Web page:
Well no they don’t. My schoolboy French informs me that not only do the French not have a word for 70, 80, or 90, and the names for 90 to 99 compound the problem. Let me back up. Of course, there is a way to express the number 80 in French (“quatre-vingt”), but that is a compound of the single words for “four” and “twenty” respectively. The rot starts with 70, which literally translates as “sixty-ten” (“soixante-dix”), and 90-99 introduces a triple word compound (“quatre-vingt-dix”). Since the upper reaches of the teens encompass compounds themselves (17 in French is “dix-sept”), some numbers between 90 and 99 comprise compounds of 5 separate words, eg. 77 = “quatre-vingt-dix-sept”.  I’m not sure how the French education system is set up, but I’m  assuming that French children would learn the names of the numbers from 1 to 100 before they learnt multiplication, so “quatre-vingt” must be perceived as a single word rather than as “4 (x) 20”.  English has “opaque” words for the early teens (“eleven” and “twelve”), but for the rest fall into a familiar pattern where the original elements of former compounds are recoverable form the modern single term (with minor variations as in “thirteen” and “fifteen”).  French differs here as well by having “translucent” rather than opaque variants in the teens: “onze”, “douze”, “treize”, “quatorze”, “quinze”, “seize”, for 11, 12, 13, 14, 15, and 16 respectively.  I call these translucent  because “dix” + “un” = “onze” is recoverable after a bit of work (well, the “un” part at least), whereas “one” is not recoverable in  “eleven”.  And when English moves into the 20s, it becomes quite regular, with the standard pattern [number] + -ty.  + [hyphen] + number.  The French cognitive load is heavier given the greater number of translucent numbers.  What does it all mean?  Given that children learn their native language at the same rate, iot is clear that while not all languages are created equal, the “hard” learning and the “easy” learning seem to sum about the same in terms of effort.

Don’t get scared now…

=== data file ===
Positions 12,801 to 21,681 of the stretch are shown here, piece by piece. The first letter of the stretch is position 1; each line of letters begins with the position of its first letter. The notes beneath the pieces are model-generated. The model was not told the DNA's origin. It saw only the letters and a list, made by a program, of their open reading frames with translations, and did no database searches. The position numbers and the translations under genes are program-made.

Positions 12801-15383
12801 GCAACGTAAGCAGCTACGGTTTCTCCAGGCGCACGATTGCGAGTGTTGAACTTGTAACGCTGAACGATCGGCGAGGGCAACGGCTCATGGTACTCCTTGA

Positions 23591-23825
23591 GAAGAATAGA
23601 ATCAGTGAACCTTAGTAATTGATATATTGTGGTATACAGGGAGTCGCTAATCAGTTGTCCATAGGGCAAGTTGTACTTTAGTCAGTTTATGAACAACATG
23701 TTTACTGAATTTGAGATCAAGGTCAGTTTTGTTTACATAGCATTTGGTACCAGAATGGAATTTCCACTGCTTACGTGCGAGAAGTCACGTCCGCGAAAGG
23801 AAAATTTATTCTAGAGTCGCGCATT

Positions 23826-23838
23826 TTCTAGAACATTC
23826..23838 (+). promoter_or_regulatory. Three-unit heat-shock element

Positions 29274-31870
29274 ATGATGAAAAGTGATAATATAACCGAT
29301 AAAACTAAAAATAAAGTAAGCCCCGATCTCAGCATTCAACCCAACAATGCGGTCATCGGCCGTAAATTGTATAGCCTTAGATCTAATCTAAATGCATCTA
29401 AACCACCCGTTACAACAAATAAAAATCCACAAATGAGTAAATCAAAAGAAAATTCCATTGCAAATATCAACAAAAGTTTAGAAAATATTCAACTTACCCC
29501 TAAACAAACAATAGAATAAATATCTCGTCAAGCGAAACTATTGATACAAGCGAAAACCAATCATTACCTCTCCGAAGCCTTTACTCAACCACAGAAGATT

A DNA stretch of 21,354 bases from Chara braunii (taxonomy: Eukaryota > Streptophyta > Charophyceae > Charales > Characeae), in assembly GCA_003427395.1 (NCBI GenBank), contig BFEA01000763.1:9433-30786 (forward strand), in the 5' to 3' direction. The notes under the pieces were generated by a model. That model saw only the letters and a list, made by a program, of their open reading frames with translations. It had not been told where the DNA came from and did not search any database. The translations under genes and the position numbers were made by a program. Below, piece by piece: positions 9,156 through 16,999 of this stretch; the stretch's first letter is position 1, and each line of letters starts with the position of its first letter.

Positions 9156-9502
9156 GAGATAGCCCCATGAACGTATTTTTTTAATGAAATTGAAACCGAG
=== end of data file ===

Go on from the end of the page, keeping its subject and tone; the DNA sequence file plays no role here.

Friday, December 30th, 2011

Get has, well, got a lot of bad press over the years. Yet, it passes the first test of a useful word: it can say what its close synonyms cannot. “Johnny was arrested” sounds a bit pallid compared to “Johnny got arrested”, the latter carrying a little more of the speaker’s opinion of the event. “Got married” focuses on the event and the resultant state, whereas “was married” introduces a time element and suggests by focusing on the event that the state is no longer applicable. “Is married” focuses on the state and backgrounds the event.  But GET comes into its own when it’s used in phrases which have no natural-sounding equivalent: get stuffed, bent, happy, busy, better.  The word always seems to connote a directness and a sense of speaker involvement missing from prim synonyms.  And while “got married” might be the equivalent of “was married” in some contexts, the slangy substitutes, like “got hitched” don’t have that schoolmarm approved equivalent.  “Was hitched” suggests that someone tied the couple to a fence.

Poor man’s orange

Saturday, December 17th, 2011

Just learning Word Press, but food for thought: a poor man’s orange shouldn’t be citrus.

Starter Nano-festo

Saturday, December 17th, 2011

This is exciting!  My first blog will be about language, but not in a “thou shall not” way, or a “I love words, me, but I’ll only talk about things that other people say that irritate me” manner.  Po-faced pedants have had their sway too long.  You won’t find them here.  Linguistics is a science, dammit, not a pulpit.  Appeals to household gods and half-remembered “grammar” lessons have nothing over research and reasoned arguments.